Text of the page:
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Tedesco's cut-out pass eight years in the making

Melbourne have been analysing Roosters fullback James Tedesco's much-improved passing game this week leading into Sunday's NRL grand final, but they aren't the only ones.

In preparation for the Emerging Nations World Championship in Sydney, the Polish rugby league side is also studying a brilliant right to left cut-out pass Tedesco threw to set up a try for his winger.

Strangely enough, it is not the pass the NSW Origin star threw to Daniel Tupou for a try in the preliminary final win over the Rabbitohs, one described by commentator Phil Gould as the best Tedesco had thrown in his life.

It is a cut-out pass a 17-year-old Tedesco threw for St Gregory's College Campbelltown against Patrician Brothers Blacktown to set up victory in the 2010  Metropolitan Catholic Schools grand final.

Lee Addison, the St Gregs coach at the time and now Poland's head coach, spoke to about the genesis of a skilled passing game Tedesco has always possessed which is starting to flourish.

When Tedesco threw the pass Gould waxed lyrical about, Addison was not surprised.

A former lower-grade coach at Manly and Penrith and the US assistant coach at the 2013 World Cup, he insists Tedesco's season at five-eighth for St Gregs in 2010 was pivotal in his development because it enabled him to come into the middle of the field and play on both sides.

Roosters fullback James Tedesco with the 2010 champion St Gregory's schoolboys side. Tedesco is front and left, lying beside the Metropolitan Catholic Schools Trophy.
Roosters fullback James Tedesco with the 2010 champion St Gregory's schoolboys side. Tedesco is front and left, lying beside the Metropolitan Catholic Schools Trophy. ©NRL Photos

"In the first five minutes of that 2010 grand final against Blacktown, Tedesco makes a play on the short side and throws a cut-out ball to the winger who goes into score in the corner," Addison said.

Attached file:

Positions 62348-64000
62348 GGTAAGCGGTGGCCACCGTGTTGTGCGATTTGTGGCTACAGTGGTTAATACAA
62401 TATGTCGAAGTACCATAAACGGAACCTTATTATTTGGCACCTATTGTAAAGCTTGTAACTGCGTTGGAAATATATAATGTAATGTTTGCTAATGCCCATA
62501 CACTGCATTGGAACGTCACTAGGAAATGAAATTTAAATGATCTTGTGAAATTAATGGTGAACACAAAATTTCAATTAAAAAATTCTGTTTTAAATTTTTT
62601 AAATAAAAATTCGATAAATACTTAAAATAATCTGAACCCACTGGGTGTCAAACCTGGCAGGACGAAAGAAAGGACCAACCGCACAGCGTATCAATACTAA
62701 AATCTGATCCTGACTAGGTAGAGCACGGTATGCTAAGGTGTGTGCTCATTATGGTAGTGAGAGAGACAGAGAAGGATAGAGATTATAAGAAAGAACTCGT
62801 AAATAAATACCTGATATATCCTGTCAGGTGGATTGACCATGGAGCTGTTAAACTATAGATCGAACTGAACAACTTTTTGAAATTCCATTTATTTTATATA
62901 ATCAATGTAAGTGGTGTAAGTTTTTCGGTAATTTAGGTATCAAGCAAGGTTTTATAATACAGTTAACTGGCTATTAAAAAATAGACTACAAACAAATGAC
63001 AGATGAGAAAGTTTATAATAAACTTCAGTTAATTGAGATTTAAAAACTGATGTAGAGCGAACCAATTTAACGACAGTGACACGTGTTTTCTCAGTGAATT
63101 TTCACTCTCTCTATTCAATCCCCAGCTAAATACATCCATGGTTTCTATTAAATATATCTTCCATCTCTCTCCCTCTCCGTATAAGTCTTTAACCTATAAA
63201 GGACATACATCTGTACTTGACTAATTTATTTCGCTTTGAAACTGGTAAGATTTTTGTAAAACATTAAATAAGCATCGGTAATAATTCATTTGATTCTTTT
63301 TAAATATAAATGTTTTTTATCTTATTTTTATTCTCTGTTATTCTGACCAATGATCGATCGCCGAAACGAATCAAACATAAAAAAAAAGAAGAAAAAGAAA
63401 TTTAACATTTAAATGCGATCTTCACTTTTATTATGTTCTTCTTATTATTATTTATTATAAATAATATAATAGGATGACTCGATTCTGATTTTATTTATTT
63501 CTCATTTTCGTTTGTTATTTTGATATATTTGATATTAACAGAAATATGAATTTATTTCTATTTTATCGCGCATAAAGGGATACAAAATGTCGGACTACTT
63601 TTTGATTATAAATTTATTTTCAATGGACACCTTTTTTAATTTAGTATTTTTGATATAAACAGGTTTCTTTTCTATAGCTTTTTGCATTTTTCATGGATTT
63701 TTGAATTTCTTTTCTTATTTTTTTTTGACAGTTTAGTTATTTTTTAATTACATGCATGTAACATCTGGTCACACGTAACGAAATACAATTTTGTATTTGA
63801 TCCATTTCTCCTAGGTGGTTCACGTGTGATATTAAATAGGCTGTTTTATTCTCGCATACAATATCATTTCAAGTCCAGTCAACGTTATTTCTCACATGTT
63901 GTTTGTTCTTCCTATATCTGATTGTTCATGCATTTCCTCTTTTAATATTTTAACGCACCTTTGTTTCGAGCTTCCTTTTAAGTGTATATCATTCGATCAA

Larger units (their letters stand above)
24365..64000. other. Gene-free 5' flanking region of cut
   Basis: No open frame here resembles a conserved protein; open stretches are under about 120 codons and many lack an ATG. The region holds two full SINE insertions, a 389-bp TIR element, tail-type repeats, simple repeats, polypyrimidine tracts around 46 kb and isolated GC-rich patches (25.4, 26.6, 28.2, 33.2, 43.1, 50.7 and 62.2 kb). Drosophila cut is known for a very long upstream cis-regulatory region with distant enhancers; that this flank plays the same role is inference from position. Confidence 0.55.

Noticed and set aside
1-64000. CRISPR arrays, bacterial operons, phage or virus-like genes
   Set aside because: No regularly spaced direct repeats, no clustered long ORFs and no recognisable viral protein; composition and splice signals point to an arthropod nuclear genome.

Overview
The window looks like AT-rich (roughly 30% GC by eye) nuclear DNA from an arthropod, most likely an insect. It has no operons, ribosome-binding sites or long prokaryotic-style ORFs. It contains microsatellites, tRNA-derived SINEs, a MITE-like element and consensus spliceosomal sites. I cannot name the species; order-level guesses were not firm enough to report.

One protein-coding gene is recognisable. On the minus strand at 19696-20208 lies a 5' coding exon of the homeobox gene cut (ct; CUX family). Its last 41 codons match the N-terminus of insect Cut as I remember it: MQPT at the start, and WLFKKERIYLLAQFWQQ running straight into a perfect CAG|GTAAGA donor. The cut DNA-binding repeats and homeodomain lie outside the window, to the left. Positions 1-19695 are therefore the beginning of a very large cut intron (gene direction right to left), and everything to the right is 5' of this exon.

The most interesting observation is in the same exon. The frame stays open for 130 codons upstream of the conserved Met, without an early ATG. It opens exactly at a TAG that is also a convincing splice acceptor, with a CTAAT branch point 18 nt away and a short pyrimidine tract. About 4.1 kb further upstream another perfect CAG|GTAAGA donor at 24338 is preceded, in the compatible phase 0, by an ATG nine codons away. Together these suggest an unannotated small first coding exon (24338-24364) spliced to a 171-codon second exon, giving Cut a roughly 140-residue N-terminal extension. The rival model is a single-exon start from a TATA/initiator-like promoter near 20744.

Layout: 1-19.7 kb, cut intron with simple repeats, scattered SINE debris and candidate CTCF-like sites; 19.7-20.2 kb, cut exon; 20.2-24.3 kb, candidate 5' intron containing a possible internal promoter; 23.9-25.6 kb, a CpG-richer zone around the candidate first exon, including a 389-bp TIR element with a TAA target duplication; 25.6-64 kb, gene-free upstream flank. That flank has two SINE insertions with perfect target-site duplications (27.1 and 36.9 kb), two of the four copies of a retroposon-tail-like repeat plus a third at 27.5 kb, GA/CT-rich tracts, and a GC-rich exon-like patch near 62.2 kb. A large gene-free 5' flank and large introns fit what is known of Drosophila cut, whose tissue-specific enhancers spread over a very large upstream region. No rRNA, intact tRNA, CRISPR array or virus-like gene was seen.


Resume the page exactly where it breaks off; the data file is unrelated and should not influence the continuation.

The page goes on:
"I have an online coaching website and because I am coaching a Poland team with players all around the world I am coaching them predominantly through that.

"Only  yesterday I put on that website all the game planning stuff for next week and one of the clips I used was Tedesco throwing that cut-out pass in 2010 for my players to study. I am trying to show my players how if you keep an eye on the short  side that opportunities can present themselves and Teddy's a great example of someone finding opportunity and taking it.

"Teddy set up that try for Tupou on the weekend, and a try in Origin with a decisive pass to Latrell Mitchell, and  I've noticed a distinct improvement in that aspect of his play this year since he went to the Roosters.

"He's always had that in him … but now it is like he is starting to unlock everything that he has got in his toolbox."

In 2010 as a 17-year-old winger, Tedesco, came up to Addison at his first training session and asked to have a go "closer to the action".

"He caught and passed one ball, stepped a bit in the process, and I said 'I have found my five-eighth'," Addison said.

"Teddy's time at six has helped him be the fullback we see today because it changed his whole perception and perspective of the field … and in the years to come his career trajectory may well see him make a Darren Lockyer-type move and end up in the halves."

When Addison was head coach at Ipswich High last year he showed the students the 2010 Tedesco grand final play.  

"It looked effortless and the kids couldn't believe it," he recalled.

"Then the boys came into my office the next day and said 'sir, can you put that grand final on again. We want to watch Tedesco'."

Addison texted Tedesco and told him what they were watching and asked his old coach to send him the clip on a USB.

"He is never too busy to reply," Addison says.

"He is not up-himself in any way shape or form and I think one of the reasons his career has developed as it has is because he literally takes things in his stride and as they are."

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National Rugby League respects and honours the Traditional Custodians of the land and pay our respects to their Elders past, present and future. We acknowledge the stories, traditions and living cultures of Aboriginal and Torres Strait Islander peoples on the lands we meet, gather and play on.

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